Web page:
"Sandy? What kind of a name for a storm is that? They should just call it Hurricane Frankenstorm," said Jim as we backed out of our driveway to go ride bikes from Bayonne to Jersey City.
(And you thought we were backing out of the driveway with a car loaded with our electronic appliances that actually work, a lot of dark blue t-shirts and Patagonia shorts and pants and sweatshirts, and Thucydides in translation and the OCT, to evacuate.)
Jim and Charlie rode bikes with a mighty wind blowing in the morning. Charlie had lunch, Charlie napped until I woke him for his afternoon meds and after the Big Autism Center alert system had informed us 'closed Monday and Tuesday as this storm is to hit NEW JERSEY on Monday lateish or Tuesday earlierish,' we loaded up the bikes and met a little rain and I dropped off Jim and Charlie in a Bayonne park so the wind would be at their backs and then had to move a Hudson County parks barrier so I could get out of the park back into Kennedy Boulevard.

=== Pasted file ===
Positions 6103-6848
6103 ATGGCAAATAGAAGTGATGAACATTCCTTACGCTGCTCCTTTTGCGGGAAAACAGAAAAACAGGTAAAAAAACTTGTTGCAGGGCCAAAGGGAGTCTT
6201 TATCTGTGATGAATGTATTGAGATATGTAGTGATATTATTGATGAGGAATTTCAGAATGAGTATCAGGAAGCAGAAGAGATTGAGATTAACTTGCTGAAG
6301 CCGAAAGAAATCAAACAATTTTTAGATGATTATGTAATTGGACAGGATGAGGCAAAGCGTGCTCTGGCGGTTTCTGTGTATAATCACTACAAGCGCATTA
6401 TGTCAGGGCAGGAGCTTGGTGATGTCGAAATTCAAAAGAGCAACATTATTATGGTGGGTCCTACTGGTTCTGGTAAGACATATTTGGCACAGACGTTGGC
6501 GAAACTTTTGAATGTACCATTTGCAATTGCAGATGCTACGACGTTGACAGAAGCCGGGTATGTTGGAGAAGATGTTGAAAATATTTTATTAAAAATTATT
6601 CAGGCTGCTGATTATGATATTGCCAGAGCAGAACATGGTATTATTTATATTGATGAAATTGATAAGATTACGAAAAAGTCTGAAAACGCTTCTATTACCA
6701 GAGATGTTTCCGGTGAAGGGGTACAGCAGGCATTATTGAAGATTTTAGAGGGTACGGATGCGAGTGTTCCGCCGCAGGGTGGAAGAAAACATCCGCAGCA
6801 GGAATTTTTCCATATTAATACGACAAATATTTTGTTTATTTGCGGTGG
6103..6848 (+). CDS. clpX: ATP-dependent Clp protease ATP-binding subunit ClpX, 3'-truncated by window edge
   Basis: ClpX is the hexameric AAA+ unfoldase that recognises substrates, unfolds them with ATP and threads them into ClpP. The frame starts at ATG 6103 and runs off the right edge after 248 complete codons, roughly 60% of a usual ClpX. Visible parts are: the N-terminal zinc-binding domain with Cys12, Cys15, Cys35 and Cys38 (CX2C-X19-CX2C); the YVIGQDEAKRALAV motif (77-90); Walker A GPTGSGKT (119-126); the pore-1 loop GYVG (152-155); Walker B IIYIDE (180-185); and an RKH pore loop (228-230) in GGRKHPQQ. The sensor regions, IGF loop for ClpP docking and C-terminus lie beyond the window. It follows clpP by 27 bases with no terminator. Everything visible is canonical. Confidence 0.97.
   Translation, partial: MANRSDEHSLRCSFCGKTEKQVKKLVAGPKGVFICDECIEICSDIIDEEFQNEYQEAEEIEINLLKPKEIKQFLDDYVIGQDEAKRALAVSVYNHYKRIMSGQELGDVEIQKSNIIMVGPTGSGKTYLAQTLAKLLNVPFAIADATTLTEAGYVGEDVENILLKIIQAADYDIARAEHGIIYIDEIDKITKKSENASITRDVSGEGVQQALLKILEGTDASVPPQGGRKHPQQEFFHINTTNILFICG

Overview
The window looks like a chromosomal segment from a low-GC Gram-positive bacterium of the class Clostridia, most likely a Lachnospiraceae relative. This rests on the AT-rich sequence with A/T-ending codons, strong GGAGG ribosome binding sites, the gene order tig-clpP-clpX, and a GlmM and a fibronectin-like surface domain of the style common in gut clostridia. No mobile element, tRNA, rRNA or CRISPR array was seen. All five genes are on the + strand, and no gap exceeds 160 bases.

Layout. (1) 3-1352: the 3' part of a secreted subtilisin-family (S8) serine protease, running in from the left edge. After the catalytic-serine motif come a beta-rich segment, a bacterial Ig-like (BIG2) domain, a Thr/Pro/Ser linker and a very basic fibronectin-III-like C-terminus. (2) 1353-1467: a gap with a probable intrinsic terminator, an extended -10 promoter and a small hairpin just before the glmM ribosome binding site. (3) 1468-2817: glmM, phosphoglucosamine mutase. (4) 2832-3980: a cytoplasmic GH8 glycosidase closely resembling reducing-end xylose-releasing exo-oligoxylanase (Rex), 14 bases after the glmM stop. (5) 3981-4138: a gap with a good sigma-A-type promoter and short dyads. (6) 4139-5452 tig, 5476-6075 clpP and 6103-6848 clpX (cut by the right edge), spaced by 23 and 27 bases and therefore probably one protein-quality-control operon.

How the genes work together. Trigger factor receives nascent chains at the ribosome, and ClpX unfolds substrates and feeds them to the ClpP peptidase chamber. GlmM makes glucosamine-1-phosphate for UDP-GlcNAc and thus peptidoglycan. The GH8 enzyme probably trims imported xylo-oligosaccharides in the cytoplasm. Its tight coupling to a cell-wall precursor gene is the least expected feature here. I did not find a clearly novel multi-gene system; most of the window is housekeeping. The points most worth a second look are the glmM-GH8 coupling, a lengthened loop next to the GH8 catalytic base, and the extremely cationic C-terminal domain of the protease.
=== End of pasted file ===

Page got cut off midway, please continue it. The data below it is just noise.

(Obedient Asian American in me said, wait till those uniformed men come back to move it. Me as I am now said, move it, drive the car through, replace the barrier, get on with life.)
As it turned out, the wind was coming from the north and not just the south so Jim and Charlie got more wind than expected. Liberty State Park itself was closed and I met them at the prearranged alternate location, the parking lot for the Liberty Science Center light rail underneath the turnpike.
We got Vietnamese food (the restaurant owners shrug at weather) and went home, Charlie's stomach settled and we went for a very pleasant walk, noting that the wind inland where we are is not as strong as it had been on the bay, by the Hudson River.
Charlie hung around the kitchen and kept looking at me. Jim and I gave him about 60 million assurances (slight overestimate, in the style of Biblical authors) that he was doing great, we were going to have fun on our unexpected staycation vacation holiday hurricane-ation together. I got Halloween treat bags ready for Charlie's eight classmates (all boys this year; there were two girls in his room last year) and he nibbled at a bag of crackers, ate some apples and went to bed by 10pm.
The wind is getting mightier and louder, it has yet to start raining, there is not an unbought D battery in New Jersey right now.
After weeks and months of insomniac boy -- so that we have grown accustomed to turning off all the lights to urge sleep -- I can navigate this house quite well in the dark. It is a life with Charlie gained skill I had not thought I'd so soon put to practical employment.